If you want to spring out of bed tomorrow morning, saying, “Good!” I suggest you read this book the night before. And if you want a role model for how to age with zest and enthusiasm, even to the extent of looking forward to death as the last great adventure, Huston Smith is your man.
I loved this book. Because it covers the entire life of 90-year-old Smith, the label on the cover is autobiography rather than memoir. But that distinction is one that I am more than willing to overlook as I add it to the collection of 100 memoirs we are building here. As I see it, most autobiographies are memoirs even though not all memoirs are autobiographies. (If you want more precise definitions, you might appreciate this previous post.)
The Huston Smith story focuses on love. First, Smith is a beloved child of missionary parents in China whose memories of China and of life as a missionary kid are overwhelmingly positive. They also set the pattern for his lifelong curiousity about new cultures and new lands as well as the desire to practice whatever he studied. As a child, he began the day with prayer and Bible reading–in Chinese. At age 86, he followed this morning ritual:
“And it is as a body, a mind, and a spirit that I begin each day. First upon waking I do physical exercise for my body. I favor India’s hatha yoga, a sequence of asanas, or postures, that culiminate in the headstand. . . .For my mind I slowly read a few pages from the Bible or a bible (the Bhagavad Gita, the Tao Te Ching, the Qur’an, the Sufi poems of Rumi, and so on). Now more mentally alert, I come to the spirit. For the spirit, I pray. I pray for those I know who are in trouble of one sort or another. Having prayed for others, I now pray for myself, which involves introspection–am I happy, sad, or anxious?–so I know what to pray for. Then I empty my mind of all thoughts and dwell in the luminous consciousness that underlies thinking. I conclude by repeating three times the Jesus Prayer of Eastern Orthodoxy for mercy: “Lord Jesus Christ, Son of God, have mercy on me, a sinner.”
The love of travel, religion, and culture began in childhood and sustained him all his life. He memorized Rudyard Kipling’s “The Explorer” at age 14 and then made that poem the theme of his life. Here are words he selected from the poem in the prologue of his memoir:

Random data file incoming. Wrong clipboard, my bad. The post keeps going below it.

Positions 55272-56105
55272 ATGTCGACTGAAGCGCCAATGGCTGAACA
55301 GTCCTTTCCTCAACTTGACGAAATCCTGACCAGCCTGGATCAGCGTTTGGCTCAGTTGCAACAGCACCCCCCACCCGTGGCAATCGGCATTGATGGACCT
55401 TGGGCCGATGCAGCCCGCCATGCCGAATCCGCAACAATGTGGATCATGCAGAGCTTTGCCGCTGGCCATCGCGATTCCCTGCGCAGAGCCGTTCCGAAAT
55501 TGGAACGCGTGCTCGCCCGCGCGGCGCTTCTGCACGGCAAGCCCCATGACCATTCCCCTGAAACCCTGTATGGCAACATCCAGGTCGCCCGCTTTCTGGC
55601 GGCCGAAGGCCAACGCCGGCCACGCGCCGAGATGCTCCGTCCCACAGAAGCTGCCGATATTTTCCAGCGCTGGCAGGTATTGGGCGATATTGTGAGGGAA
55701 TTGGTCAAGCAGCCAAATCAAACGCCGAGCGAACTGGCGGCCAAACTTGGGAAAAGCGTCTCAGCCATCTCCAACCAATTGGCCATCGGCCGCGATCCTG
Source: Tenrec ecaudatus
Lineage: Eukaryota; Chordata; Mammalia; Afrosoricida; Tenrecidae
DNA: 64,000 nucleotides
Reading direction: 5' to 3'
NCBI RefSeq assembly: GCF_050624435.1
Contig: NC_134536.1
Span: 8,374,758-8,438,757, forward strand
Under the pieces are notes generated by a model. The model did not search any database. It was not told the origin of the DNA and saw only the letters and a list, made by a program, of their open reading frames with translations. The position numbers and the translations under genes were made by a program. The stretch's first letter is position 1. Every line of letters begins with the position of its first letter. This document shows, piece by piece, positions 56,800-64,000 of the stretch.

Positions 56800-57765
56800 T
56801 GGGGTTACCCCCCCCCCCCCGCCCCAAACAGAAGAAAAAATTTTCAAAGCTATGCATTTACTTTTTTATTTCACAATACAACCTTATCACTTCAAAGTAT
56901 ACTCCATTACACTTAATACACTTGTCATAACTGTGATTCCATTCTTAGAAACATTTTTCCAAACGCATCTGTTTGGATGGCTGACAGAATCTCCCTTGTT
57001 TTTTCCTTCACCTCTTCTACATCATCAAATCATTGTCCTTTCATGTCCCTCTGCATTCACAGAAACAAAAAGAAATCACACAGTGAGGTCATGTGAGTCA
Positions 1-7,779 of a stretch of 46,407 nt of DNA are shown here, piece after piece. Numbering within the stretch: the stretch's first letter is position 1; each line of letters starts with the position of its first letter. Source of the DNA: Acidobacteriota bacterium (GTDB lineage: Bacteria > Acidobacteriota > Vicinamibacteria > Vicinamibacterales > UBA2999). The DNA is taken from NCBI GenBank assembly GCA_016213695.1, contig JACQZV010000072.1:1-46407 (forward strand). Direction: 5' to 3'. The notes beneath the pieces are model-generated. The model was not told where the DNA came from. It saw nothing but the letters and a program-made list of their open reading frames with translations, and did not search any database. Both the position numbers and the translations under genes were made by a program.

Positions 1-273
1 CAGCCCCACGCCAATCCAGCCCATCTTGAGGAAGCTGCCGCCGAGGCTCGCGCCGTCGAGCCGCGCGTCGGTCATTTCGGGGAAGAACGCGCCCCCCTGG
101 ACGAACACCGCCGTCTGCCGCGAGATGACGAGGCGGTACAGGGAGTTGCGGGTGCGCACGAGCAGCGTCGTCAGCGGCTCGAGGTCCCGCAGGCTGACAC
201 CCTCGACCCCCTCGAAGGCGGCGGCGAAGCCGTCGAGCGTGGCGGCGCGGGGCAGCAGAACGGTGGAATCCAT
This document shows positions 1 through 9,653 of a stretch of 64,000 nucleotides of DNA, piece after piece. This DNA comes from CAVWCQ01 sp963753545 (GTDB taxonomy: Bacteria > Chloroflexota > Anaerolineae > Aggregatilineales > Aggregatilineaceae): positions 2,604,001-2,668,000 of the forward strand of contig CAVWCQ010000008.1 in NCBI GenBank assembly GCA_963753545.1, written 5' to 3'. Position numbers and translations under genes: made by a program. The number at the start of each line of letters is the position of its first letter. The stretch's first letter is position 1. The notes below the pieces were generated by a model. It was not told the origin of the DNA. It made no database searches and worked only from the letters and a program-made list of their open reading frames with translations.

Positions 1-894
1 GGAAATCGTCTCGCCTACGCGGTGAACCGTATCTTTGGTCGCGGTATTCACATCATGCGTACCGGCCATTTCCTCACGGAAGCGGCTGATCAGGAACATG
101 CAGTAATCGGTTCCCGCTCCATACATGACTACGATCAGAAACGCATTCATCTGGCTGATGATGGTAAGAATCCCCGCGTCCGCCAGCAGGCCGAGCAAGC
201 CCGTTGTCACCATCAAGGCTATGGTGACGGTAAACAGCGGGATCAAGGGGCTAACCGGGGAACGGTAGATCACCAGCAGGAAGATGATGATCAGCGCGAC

Something hidden, go and find it;
Go and look behind the ranges.
Something lost behind the ranges;
Lost and waiting for you–go!
He also fell in love with Kendra Weiman, daughter of his major professor at the University of Chicago. She is the muse, the partner, the major actor in his life, and one feels her presence on every page of the book. In fact, she gives him the title for his book and a poem on which to base it, a gift she may have given to more than one book in his long list of publications. Here’s the Robert Penn Warren poem from which the memoir’s title comes:
Tell me a story.
In this century, and moment, of mania,
Tell me a story.
Make it a story of great distances, and starlight.
The name of the story will be Time,
But you must not pronounce its name.
Tell me a story of deep delight.
No matter what other subject Smith takes up in this story almost a century long, the subtext is delight. Does that mean that he denies or represses the shadows in his life? No. In fact, this book may contain the best short marriage memoir ever written. In a chapter called “Family: The Operetta,” Smith describes four phases of his marriage. The third stage was the hardest. Here’s his honesty and pain in the raw: “only one time have I been both scared and afraid. It was the night that Kendra said, ‘You know, I am thinking of leaving you.’ I did know, but in order to keep going, I had had to suppress it. I sobbed myself to sleep that night. It is painful, even now, to admit Kenra had reasons for leaving. I am a workaholic. I can hardly wait for breakfast to be over–eating, what a waste of time–that can be better spent getting down to work. And then, too, when I was unhappy at MIT, I traveled extensively, lecturing at other colleges. There are worse kinds of infidelities than the sexual. . . Fortunately, she did not leave; I attempted to make amends and began of all difficult challenges perhaps the most difficult–to actually change.”
The straightforward, humble, grateful voice of Huston Smith rings out from every page of this memoir. Go with him to every world religion–not through the mind only, but also with heart and body. He guides you like a docent through a gallery of pictures, not only of himself and his family at every stage of life but also of his mentors and guides.
What a hero. What a journey. Even in a nursing home, he reaches out–to share his tales of wonder.
Do you think it matters what age you are when you write a memoir? Do you have a bias for joy or for sorrow in writing?